• Breastfeeding - Breastfed babies will sometimes want to nurse for comfort, rather than nutrition. Breastfeeding allows them to be close to mom, and also allows them to use their sucking reflex, both of which can be comforting to your baby.
  • Pacifiers - A colicky baby may be soothed by the sucking motion of using a pacifier. 

A quick note: As a parent, it can be frustrating to try unsuccessfully, over and over, to calm your little one down. You may need to step away from your crying baby for a few minutes to take some deep breaths and regulate your own emotions. As long as you place your baby in a safe space and are sure they aren’t hurt or hungry, it may be a good idea to step away for a few moments, even while they are crying, to take a moment to check in with yourself.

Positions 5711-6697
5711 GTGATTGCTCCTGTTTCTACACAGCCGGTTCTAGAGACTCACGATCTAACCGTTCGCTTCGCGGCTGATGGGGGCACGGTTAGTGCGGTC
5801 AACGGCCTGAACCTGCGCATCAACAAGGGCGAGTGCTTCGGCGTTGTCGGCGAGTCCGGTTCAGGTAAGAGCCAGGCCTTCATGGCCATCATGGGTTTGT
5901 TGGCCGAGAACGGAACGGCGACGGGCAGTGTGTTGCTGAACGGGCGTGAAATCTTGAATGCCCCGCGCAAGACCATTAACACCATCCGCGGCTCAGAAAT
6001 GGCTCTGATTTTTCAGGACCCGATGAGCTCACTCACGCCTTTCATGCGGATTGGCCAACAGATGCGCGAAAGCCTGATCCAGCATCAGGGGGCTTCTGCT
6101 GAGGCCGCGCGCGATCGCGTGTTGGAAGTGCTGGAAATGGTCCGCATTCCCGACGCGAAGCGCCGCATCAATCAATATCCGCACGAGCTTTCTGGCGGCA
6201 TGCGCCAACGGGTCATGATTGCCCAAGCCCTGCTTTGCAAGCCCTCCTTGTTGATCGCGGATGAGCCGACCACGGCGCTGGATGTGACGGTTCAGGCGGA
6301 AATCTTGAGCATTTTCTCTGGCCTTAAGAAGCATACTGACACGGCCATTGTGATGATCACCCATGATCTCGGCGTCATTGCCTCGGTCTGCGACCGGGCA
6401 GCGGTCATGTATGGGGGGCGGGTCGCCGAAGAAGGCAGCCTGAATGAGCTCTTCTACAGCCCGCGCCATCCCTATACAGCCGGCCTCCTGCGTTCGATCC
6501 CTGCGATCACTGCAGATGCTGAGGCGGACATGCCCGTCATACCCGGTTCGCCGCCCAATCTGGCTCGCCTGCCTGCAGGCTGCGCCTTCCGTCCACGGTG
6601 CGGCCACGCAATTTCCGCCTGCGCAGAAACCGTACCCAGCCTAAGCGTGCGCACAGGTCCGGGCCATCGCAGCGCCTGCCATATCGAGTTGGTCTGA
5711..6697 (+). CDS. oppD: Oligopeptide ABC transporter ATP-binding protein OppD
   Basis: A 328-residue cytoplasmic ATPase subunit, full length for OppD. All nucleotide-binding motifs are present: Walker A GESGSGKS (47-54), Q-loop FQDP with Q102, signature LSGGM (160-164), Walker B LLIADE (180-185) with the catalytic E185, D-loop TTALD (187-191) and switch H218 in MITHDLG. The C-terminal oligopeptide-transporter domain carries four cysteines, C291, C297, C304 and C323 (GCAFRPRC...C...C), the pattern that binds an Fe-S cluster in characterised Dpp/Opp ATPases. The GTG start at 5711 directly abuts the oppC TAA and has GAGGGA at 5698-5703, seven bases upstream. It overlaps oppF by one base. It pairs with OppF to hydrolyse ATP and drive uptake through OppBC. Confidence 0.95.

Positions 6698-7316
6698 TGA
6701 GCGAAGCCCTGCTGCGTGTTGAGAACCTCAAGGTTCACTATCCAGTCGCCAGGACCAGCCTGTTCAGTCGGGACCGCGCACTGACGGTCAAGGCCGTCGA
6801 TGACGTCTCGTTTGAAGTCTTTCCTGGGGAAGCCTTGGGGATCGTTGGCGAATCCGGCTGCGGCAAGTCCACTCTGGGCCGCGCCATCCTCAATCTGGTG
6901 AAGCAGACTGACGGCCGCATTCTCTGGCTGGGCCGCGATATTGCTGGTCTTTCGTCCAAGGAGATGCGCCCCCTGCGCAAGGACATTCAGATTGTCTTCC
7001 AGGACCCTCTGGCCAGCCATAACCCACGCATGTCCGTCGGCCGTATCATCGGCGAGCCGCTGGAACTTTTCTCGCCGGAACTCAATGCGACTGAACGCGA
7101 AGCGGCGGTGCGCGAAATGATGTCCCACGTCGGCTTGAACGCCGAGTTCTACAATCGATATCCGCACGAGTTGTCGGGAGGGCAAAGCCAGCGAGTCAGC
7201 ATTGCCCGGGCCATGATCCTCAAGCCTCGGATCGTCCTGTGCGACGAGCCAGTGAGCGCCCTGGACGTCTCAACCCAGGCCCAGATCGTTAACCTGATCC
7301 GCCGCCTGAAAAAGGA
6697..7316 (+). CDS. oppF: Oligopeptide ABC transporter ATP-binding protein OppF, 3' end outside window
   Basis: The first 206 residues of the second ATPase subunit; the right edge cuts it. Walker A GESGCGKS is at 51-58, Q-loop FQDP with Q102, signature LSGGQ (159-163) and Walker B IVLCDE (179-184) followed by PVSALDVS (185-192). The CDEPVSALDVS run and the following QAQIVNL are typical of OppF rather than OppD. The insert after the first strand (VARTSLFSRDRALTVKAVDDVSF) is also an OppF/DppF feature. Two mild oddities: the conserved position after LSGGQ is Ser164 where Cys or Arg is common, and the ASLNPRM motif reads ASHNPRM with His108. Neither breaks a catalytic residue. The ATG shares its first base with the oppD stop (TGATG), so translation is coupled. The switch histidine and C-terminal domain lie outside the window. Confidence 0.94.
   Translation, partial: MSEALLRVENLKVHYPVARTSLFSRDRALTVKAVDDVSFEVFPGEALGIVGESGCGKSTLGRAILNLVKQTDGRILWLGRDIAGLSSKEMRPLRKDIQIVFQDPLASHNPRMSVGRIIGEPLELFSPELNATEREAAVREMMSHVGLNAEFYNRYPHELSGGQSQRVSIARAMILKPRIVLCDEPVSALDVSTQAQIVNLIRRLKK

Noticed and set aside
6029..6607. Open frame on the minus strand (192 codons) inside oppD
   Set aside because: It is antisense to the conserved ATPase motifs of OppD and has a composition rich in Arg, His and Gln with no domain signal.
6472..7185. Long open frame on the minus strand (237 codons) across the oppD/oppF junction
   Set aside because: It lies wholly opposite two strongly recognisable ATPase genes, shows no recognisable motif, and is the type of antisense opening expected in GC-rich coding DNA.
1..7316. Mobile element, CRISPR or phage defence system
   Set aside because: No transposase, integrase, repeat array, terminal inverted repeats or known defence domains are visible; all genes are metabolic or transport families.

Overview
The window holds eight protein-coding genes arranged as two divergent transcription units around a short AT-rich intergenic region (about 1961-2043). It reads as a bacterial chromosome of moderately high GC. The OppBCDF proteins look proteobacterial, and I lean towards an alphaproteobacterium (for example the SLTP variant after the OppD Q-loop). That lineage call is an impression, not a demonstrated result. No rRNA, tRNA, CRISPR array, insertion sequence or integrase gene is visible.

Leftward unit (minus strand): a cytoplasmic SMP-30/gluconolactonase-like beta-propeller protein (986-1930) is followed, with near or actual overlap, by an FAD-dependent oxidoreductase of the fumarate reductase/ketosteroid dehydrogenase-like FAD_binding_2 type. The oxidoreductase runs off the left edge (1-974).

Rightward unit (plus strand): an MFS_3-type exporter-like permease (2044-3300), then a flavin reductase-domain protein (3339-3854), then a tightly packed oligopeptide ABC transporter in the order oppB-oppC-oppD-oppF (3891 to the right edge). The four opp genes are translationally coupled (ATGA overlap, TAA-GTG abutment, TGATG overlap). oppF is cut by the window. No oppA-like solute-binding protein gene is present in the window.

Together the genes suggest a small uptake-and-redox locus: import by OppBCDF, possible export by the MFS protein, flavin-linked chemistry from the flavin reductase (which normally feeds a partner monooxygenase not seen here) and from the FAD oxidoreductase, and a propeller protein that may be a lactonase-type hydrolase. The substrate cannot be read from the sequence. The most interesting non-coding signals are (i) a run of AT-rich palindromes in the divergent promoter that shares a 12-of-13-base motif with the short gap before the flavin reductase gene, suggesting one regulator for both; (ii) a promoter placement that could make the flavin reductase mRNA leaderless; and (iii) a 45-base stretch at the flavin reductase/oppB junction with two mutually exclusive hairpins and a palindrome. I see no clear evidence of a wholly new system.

Using pacifiers to calm a colicky newborn

The purpose of a pacifier is to help babies soothe themselves by giving them something that allows them to use their sucking reflex. The sucking reflex is a newborn reflex that helps babies drink milk — either from a nipple or bottle. Babies also use their sucking reflex when sucking a thumb or pacifier. And the sucking motion can be calming for them.

Are baby pacifiers bad or good? 

When babies suck on a pacifier, a thumb, or any other object that doesn’t result in drinking milk, it’s called non-nutritive sucking. Non-nutritive sucking can be helpful for babies’ growth and development, especially for preterm babies. 

Research done in preterm babies, for example, shows non-nutritive sucking helps preterm babies better transition to eating by mouth and can even shorten the length of hospital stays. Non-nutritive sucking can also help babies comfort themselves, lower stress levels, and strengthen the muscles babies use to feed. So many preterm babies' pediatricians will start them on a pacifier shortly after birth.